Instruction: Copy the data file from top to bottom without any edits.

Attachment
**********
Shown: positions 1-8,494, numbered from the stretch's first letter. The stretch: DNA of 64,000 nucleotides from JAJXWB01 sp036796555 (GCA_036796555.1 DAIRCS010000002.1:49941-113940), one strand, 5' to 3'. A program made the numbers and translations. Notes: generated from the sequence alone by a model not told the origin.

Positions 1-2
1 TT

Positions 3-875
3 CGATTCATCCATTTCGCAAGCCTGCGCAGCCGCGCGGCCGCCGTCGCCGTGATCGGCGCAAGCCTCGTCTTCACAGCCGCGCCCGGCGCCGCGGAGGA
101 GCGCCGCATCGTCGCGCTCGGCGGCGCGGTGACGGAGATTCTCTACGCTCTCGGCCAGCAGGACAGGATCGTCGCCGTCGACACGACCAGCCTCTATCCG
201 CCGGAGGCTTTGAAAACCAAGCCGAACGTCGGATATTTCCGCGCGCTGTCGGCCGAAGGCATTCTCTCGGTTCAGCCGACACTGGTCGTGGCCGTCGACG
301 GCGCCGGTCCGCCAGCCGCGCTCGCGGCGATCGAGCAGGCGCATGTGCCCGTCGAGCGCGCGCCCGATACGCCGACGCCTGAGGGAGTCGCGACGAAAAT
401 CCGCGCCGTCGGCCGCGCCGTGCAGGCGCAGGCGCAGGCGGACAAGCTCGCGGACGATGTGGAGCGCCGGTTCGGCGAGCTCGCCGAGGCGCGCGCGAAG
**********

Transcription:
Shown: positions 1-8,494, numbered from the stretch's first letter. The stretch: DNA of 64,000 nucleotides from JAJXWB01 sp036796555 (GCA_036796555.1 DAIRCS010000002.1:49941-113940), one strand, 5' to 3'. A program made the numbers and translations. Notes: generated from the sequence alone by a model not told the origin.

Positions 1-2
1 TT

Positions 3-875
3 CGATTCATCCATTTCGCAAGCCTGCGCAGCCGCGCGGCCGCCGTCGCCGTGATCGGCGCAAGCCTCGTCTTCACAGCCGCGCCCGGCGCCGCGGAGGA
101 GCGCCGCATCGTCGCGCTCGGCGGCGCGGTGACGGAGATTCTCTACGCTCTCGGCCAGCAGGACAGGATCGTCGCCGTCGACACGACCAGCCTCTATCCG
201 CCGGAGGCTTTGAAAACCAAGCCGAACGTCGGATATTTCCGCGCGCTGTCGGCCGAAGGCATTCTCTCGGTTCAGCCGACACTGGTCGTGGCCGTCGACG
301 GCGCCGGTCCGCCAGCCGCGCTCGCGGCGATCGAGCAGGCGCATGTGCCCGTCGAGCGCGCGCCCGATACGCCGACGCCTGAGGGAGTCGCGACGAAAAT
401 CCGCGCCGTCGGCCGCGCCGTGCAGGCGCAGGCGCAGGCGGACAAGCTCGCGGACGATGTGGAGCGCCGGTTCGGCGAGCTCGCCGAGGCGCGCGCGAAG